A century on, Balfour Declaration keeps regional tensions alive
The Balfour anniversary came at a time when the Middle East peace process appeared to have reached a dead end.
Bitter centenary. Palestinians protest against Britain’s Balfour Declaration in the West Bank city of Ramallah, on November 2, the 100th anniversary of the document. (AFP)
2017/11/05 Issue: 130 Page: 1
The Arab Weekly
London- The 100th anniversary of the Balfour Declaration aggravated tensions between Palestinians, who reflected on their misfortunes, and Israelis, who celebrated the occasion that eventually led to the formation of their country.
“It’s so divisive even today because Zionists think that the Balfour Declaration laid the foundation stone for modern Israel — and they’re right to think that — and by the same token non-Jewish Palestinians and Arabs see it as the foundation stone of their dispossession and misery,” historian Jonathan Schneer told the Associated Press.
Events celebrating the Balfour centenary took place in Israel, including one in the Knesset, while thousands of Palestinians in the West Bank and Gaza took to the streets to express their objection to the day that Britain promised to create a home for Jews in historic Palestine.
“It being clearly understood that nothing shall be done which may prejudice the civil and religious rights of existing non-Jewish communities in Palestine,” wrote British Foreign Secretary Lord Arthur Balfour on November 2, 1917.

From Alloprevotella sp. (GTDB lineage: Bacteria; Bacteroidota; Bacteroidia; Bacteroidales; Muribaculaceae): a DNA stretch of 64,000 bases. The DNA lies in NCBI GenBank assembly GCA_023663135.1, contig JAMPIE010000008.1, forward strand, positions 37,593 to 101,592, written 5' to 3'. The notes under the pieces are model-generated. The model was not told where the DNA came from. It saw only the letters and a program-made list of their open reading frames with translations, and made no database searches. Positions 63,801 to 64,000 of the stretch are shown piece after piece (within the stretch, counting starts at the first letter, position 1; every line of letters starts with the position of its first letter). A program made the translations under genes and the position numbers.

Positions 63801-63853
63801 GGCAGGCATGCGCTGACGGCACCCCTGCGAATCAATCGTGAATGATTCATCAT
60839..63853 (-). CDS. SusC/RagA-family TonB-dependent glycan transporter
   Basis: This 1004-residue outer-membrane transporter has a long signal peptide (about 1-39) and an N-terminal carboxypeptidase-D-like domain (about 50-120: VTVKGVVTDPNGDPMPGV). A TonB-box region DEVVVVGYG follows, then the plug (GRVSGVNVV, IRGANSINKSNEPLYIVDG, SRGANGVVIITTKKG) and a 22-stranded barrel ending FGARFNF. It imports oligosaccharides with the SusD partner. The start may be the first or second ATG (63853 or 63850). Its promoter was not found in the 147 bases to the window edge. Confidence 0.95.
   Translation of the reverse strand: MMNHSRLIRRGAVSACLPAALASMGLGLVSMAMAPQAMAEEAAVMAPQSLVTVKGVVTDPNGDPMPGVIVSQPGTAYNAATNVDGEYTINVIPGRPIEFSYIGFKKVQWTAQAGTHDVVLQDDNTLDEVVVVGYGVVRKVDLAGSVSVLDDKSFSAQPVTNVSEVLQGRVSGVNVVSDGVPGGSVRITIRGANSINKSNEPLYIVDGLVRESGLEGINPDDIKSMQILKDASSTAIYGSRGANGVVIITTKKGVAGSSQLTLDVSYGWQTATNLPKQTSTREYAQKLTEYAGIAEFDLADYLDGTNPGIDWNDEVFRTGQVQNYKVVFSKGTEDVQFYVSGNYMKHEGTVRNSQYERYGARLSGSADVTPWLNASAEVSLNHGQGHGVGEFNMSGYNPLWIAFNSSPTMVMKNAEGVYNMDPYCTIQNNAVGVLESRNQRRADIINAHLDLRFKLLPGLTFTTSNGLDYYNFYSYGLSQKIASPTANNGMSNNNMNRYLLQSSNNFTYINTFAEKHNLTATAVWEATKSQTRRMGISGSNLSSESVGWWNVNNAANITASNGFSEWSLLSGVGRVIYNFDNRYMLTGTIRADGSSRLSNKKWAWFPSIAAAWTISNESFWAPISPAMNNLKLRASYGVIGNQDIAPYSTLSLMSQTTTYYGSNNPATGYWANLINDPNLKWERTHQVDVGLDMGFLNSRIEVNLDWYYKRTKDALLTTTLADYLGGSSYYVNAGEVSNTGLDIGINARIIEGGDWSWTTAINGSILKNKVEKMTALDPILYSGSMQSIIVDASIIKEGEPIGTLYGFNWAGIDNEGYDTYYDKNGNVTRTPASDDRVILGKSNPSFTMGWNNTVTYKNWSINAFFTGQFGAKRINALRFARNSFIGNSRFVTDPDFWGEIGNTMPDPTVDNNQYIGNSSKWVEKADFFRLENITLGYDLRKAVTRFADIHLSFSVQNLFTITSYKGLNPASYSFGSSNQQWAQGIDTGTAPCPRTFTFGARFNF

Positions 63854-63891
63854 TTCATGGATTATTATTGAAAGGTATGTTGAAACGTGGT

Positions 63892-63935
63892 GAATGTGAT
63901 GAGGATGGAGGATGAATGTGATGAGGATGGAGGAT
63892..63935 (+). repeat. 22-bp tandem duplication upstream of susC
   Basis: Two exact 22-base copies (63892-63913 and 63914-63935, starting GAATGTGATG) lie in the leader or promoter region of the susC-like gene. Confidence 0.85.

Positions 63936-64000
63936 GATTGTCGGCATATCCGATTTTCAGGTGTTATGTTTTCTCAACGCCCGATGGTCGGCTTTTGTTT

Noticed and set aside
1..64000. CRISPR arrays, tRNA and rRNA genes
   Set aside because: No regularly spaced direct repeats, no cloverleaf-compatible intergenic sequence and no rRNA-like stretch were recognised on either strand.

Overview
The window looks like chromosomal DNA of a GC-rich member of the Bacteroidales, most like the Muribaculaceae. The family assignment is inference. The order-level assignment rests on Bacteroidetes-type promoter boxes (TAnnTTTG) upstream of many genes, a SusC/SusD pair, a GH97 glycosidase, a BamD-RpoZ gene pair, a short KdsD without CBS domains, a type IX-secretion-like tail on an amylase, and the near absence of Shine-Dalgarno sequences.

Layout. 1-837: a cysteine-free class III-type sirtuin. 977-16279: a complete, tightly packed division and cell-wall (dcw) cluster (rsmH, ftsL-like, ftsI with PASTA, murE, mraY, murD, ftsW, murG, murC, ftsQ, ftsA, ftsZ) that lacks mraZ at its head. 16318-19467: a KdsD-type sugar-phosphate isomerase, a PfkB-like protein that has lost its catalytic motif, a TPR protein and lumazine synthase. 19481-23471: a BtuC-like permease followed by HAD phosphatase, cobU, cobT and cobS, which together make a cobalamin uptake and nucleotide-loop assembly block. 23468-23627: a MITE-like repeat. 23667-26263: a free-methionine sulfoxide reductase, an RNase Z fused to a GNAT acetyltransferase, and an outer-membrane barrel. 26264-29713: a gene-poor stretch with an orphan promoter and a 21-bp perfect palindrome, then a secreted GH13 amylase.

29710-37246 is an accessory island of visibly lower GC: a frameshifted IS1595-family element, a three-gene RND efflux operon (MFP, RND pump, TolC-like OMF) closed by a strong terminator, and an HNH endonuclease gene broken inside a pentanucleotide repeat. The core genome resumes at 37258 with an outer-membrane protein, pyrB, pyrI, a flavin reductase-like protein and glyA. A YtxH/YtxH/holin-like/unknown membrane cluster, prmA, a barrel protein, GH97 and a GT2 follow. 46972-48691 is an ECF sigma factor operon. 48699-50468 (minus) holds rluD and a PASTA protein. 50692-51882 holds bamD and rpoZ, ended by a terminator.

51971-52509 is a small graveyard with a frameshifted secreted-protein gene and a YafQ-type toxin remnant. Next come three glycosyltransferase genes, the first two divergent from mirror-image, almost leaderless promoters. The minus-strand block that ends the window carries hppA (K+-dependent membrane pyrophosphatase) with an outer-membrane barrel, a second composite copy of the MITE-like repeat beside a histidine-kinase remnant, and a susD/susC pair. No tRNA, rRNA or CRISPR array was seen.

From a Palestinian perspective, that part is yet to be fulfilled.
“[Balfour] promised a land that was not his to promise, disregarding the political rights of those who already lived there. For the Palestinian people — my people — the events this letter triggered have been as devastating as they have been far-reaching,” Palestinian President Mahmoud Abbas wrote in an opinion article in Britain’s Guardian newspaper.
“Today, Palestinians number more than 12 million and are scattered throughout the world. Some were forced out of their homeland in 1948, with more than 6 million still living in exile to this day,” Abbas wrote.
Israeli Prime Minister Binyamin Netanyahu travelled to Britain to mark the anniversary.
“One hundred years after Balfour, the Palestinians should finally accept a Jewish national home and finally accept a Jewish state and, when they do, the road to peace will be infinitely closer and, in my opinion, peace will be achievable,” Netanyahu told British Prime Minister Theresa May.
The Balfour anniversary came at a time when the Middle East peace process appeared to have reached a dead end and showed little hope of being restarted.